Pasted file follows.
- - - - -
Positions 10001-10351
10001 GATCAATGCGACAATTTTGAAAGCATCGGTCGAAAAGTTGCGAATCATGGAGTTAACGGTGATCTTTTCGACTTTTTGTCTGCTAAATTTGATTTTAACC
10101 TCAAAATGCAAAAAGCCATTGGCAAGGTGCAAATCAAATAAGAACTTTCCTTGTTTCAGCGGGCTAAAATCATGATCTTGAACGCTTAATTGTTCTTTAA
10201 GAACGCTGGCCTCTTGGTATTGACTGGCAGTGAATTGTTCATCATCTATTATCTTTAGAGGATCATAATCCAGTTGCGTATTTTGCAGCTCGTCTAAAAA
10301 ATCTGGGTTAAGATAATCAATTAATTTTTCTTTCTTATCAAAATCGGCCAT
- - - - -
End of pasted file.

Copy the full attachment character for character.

Positions 10001-10351
10001 GATCAATGCGACAATTTTGAAAGCATCGGTCGAAAAGTTGCGAATCATGGAGTTAACGGTGATCTTTTCGACTTTTTGTCTGCTAAATTTGATTTTAACC
10101 TCAAAATGCAAAAAGCCATTGGCAAGGTGCAAATCAAATAAGAACTTTCCTTGTTTCAGCGGGCTAAAATCATGATCTTGAACGCTTAATTGTTCTTTAA
10201 GAACGCTGGCCTCTTGGTATTGACTGGCAGTGAATTGTTCATCATCTATTATCTTTAGAGGATCATAATCCAGTTGCGTATTTTGCAGCTCGTCTAAAAA
10301 ATCTGGGTTAAGATAATCAATTAATTTTTCTTTCTTATCAAAATCGGCCAT